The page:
Nokia says it is strengthening its software portfolio to provide a more compelling offer to businesses and communications service providers (CSPs). This will include a new framework to help CSPs develop AI systems.
The Finnish telecoms giant today announced it is bringing all its software applications together under its AVA brand (Automation, Visualization, Analytics), which currently provides intelligent automation solutions to customers.
“We are reinforcing our commitment to provide deep intelligence across our security, automation and monetisation solutions,” said Hamdy Farid, senior vice president for business applications at Nokia. “We look forward to partnering with our CSP and enterprise customers along with application developers to drive further innovation and create 5G value.“
How Nokia is changing its software portfolio and adding AI
As part of the changes, Nokia is launching an AVA open analytics framework to help CSPs accelerate AI projects. It says this will help simplify how data is stored and used, meaning data scientists spend less time organising information and carrying out repetitive tasks.
The framework will move customers from monolithic and centralised data lakes – large repositories of structured and unstructured data – to a more flexible data mesh architecture making it easier to find and use relevant information. This “abstracts technical complexity and enables data scientists to focus on the needs of their data use cases”, the company says. It expects the framework to be fully commercially available in 2023.
Nokia’s press release also says it is bringing its operations support systems (OSS) and business support systems (BSS), used by CSPs to manage network infrastructure and customer relationships, under the AVA brand, along with its network security offering.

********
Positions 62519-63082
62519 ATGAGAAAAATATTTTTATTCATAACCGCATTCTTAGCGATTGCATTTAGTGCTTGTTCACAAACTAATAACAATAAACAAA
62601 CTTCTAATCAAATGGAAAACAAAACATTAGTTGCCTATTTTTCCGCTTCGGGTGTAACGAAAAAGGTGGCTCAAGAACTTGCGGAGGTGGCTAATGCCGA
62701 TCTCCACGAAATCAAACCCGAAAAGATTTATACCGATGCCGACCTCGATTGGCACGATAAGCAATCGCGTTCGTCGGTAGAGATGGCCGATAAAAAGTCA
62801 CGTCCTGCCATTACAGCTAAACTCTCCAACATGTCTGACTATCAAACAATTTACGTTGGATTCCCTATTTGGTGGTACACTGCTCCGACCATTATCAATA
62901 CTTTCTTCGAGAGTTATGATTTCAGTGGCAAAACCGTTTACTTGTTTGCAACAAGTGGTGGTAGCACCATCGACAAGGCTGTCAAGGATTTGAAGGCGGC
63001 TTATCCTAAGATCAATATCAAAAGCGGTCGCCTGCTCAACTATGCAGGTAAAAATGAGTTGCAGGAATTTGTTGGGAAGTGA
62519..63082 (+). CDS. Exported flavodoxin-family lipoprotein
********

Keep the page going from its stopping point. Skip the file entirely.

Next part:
The company has also created what it describes as a “digital ecosystem”, IGNITE, which will enable customers and the company’s partners to collaborate on projects. More than 20 projects are apparently already ongoing with customers and application providers, including “the development of new machine-learning models, automation, and cybersecurity incident detection and response use cases”.
Nokia’s future depends on SaaS pivot
Traditionally a hardware vendor, Nokia has seen its core markets impacted by the emergence of software-defined networks, with the hyperscale cloud providers taking an increasingly prominent role in the sector.
Last year Nokia started to pivot to providing more software-as-a-service (SaaS) options for its clients, and today’s news is a continuation of this transformation.
Speaking to Tech Monitor last year, Susan Welsh de Grimaldo, senior director analyst at Gartner, said CSPs were coming round to using SaaS, and that Nokia is in a good position to meet their needs. “A number of cloud-native-centric companies have been leading the way with SaaS for particular areas, and CSPs are starting to look at expanding their use of SaaS in additional parts of their operations and network with the introduction and expansion of 5G,” she said. “We are still in the early days of CSPs moving to adopt a SaaS model so Nokia’s timing is good.”
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